The "Neutral Fiber" option adds the same thickness to both sides of the profile. depending on the radius value you specified. CATIA displays the radius value. Two propagation modes are available: Minimal. With the use of a constant radius: the same radius value is applied to the entire edges.From side: the extrusion is performed in the profile's plane and the thickness is added normal to the plane. Click the Edge Fillet icon . Select the edges. Check the Neutral Fiber option. The specification tree indicates it has been created. Tangency. You just need to specify the value of your choice in "Thickness 1" field and this thickness is evenly added to each side of the profile. you can then trim the fillets to be created.1 Edge Fillet Edge fillets are smooth transitional surfaces between two adjacent faces. Use Limiting Elements to limit the fillet. The edge selected then appears in the Objects to fillet field. the option "Trim ribbons" becomes available. Clicking Preview previews the fillet to be created. if you wish to add different thickness on both sides of the profile. The Edge Fillet Definition dialog box appears. 3. With the Edges to keep option the application detects these edges and stops the fillet to these edges. the fillet may sometimes affect other edges of the part. If you set the Tangency mode. 36 . just uncheck the "Neutral Fiber" option and then specify the value of your choice in "Thickness 2" field. Conversely. When filleting an edge. The stiffener is created. From Top: the extrusion is performed normal to the profile's plane and the thickness is added in the profile's plane.4. Optionally click Preview to see the result.4 DRESSING UP OF SOLIDS 3. Click OK. This option adds material equally to both sides of the profile.

Select the faces to be filleted. Select the face to be removed. Click OK.2 Face-Face Fillet You generally use the Face-face fillet command when there is no intersection between the faces or when there are more than two sharp edges between the faces. 3. The fillet will be tangent to this face.4. 3. Depending on the curve's shape. Click OK.3 Tritangent Fillet The creation of tritangent fillets involves the removal of one of the three faces selected. Chamfers can be created by selecting a face. Instead of entering a radius value. You need three faces two of which are supporting faces. the fillet's radius value is then more or less variable. Click Preview to see the chamfers to be created. You can change this creation mode and set Length1 and Length2. Click Preview to see the fillet to be created. The specification tree indicates this creation. the application chamfers its edges.5 Basic Draft 37 .4. Click Preview to see the fillet to be created. Select the faces to be filleted.4. This creation is indicated in the specification tree. 3.4. you can use a "hold curve" to compute the fillet. Click OK. The default parameters to be defined are Length1 and Angle.3.4 Chamfer Chamfering consists in removing or adding a flat section from a selected edge to create a beveled surface between the two original faces common to that edge. The faces are filleted. The creation of this fillet is indicated in the specification tree indicates the opposite portion of material.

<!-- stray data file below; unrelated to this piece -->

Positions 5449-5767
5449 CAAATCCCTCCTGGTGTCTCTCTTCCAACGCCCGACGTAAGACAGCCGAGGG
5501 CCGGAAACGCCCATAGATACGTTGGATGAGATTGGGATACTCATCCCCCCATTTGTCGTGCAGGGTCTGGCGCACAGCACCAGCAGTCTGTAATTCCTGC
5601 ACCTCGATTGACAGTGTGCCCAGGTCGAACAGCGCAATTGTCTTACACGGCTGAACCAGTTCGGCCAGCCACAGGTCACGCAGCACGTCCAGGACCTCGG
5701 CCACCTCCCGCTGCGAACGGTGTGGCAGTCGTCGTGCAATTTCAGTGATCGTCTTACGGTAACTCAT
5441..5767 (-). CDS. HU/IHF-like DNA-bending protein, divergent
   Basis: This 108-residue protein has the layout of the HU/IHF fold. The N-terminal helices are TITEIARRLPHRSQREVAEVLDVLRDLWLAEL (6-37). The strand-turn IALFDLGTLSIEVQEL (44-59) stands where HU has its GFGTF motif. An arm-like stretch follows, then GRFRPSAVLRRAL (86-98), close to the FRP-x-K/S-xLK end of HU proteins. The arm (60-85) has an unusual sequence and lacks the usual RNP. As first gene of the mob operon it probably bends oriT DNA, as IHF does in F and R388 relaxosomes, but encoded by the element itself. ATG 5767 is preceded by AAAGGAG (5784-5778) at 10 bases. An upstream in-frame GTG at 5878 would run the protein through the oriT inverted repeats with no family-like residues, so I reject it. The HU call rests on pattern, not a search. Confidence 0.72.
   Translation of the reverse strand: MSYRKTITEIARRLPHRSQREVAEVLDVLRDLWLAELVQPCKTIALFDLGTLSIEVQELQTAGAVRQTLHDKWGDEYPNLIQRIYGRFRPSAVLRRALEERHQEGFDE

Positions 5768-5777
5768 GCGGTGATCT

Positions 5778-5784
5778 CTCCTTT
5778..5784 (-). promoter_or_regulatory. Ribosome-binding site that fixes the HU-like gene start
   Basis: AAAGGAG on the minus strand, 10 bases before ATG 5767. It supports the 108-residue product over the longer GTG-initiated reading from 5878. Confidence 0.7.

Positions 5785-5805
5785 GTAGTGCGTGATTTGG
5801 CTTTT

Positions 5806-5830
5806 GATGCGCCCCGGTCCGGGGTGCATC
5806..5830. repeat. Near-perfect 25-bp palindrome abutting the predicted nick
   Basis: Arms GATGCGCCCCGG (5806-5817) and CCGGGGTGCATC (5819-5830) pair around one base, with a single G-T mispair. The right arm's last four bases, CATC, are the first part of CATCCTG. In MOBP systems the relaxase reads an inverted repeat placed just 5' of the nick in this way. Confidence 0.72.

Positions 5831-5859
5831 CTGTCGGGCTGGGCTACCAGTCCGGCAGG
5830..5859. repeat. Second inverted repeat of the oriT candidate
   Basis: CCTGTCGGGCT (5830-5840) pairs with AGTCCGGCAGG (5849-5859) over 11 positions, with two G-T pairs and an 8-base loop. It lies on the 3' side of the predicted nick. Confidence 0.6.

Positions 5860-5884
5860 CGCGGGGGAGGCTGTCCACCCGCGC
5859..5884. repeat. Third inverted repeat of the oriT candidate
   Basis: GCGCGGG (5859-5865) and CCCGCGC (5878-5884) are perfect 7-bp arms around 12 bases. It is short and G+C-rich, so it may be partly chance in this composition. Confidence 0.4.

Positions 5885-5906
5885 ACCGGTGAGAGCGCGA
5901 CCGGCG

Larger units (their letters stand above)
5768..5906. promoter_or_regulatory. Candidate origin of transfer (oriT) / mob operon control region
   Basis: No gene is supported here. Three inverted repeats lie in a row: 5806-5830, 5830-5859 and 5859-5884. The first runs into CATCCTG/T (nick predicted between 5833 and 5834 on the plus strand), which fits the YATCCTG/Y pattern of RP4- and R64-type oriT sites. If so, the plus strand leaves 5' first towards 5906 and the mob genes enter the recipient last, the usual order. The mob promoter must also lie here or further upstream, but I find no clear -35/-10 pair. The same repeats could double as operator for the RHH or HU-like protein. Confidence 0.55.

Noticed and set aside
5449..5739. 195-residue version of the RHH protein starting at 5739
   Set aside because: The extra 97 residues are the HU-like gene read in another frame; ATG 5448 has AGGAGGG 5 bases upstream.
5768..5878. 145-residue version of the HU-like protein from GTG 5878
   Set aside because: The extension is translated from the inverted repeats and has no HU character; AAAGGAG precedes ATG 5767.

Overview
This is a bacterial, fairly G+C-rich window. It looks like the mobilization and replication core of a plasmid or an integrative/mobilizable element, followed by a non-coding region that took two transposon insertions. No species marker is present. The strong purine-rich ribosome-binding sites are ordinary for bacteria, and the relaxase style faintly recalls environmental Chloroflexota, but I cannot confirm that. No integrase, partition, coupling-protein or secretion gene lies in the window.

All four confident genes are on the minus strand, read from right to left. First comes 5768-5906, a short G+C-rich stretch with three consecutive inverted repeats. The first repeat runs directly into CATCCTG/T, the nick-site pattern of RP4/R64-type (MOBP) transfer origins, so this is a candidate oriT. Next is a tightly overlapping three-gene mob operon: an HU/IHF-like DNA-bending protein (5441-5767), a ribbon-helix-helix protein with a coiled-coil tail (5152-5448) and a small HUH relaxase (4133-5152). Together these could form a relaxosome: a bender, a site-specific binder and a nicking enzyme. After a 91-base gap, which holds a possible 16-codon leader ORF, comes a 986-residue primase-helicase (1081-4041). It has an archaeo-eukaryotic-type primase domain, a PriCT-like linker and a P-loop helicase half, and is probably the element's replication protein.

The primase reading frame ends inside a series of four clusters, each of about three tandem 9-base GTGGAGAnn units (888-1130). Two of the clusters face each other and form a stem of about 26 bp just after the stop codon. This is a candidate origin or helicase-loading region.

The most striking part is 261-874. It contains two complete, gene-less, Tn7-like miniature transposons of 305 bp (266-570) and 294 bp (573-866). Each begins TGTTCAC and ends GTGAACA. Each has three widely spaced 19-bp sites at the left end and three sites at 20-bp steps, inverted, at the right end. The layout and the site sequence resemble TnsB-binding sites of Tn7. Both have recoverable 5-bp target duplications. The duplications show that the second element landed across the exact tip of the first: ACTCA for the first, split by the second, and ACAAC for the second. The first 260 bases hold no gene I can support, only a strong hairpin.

Parting = Neutral to reuse the plane you selected as the neutral element. Click OK. you then can also check the option Draft both sides.4. face or surface cuts the part in two and each portion is drafted according to its previously defined direction. Material has been removed & the face is drafted. If Keep Parting =Neutral. 3.Drafts are defined on molded parts to make them easier to remove from molds. The characteristic elements are: Pulling direction: this direction corresponds to the reference from which the draft faces are defined. Neutral element: this element defines a neutral curve on which the drafted face will lie. This element will remain the same during the draft. Draft angle: this is the angle that the draft faces make with the pulling direction. Parting element: this plane.6 Variable Angle Draft 38 . Smooth: the application integrates the faces propagated in tangency onto the neutral face to define the neutral element. The Propagation option can be set to: None: there is no propagation.

3.4. Click OK to confirm.Click the Variable Angle Draft icon .7 Draft from Reflect Lines This will draft a face by using reflect lines as neutral lines from which the resulting faces will be generated. To edit the other angle value. Click the Shell icon . This line is used to support the drafted faces. The feature is shelled. while keeping a given thickness on its sides. Select face as the neutral element. The Draft Definition dialog box that appears.4. The reflect line is moved accordingly.4. The application detects reflect line and displays it in pink. 3. Shelling may also consist in adding thickness to the outside. The Shell Definition dialog box appears. The Draft from Reflect Lines Definition dialog box is displayed and an arrow appears.8 Shell Shelling a feature means emptying it. 3. Enter the Default inside thickness field. indicating the default pulling direction. click the Points field. select the value in the geometry and increase it in the dialog box. The selected face becomes purple. The application detects two vertices and displays two identical radius values. To add a point on the edge. Enter an angle value in the Angle field. Select the face to be removed. Click the Draft from Reflect Lines icon . displays the variable angle draft option as activated. Click OK. Select the face to be drafted.9 Thickness 39 . You can add as many points as you wish. Select the face. Increase the angle value: only one value is modified accordingly in the geometry. Click Preview to get an idea of what the draft will look like.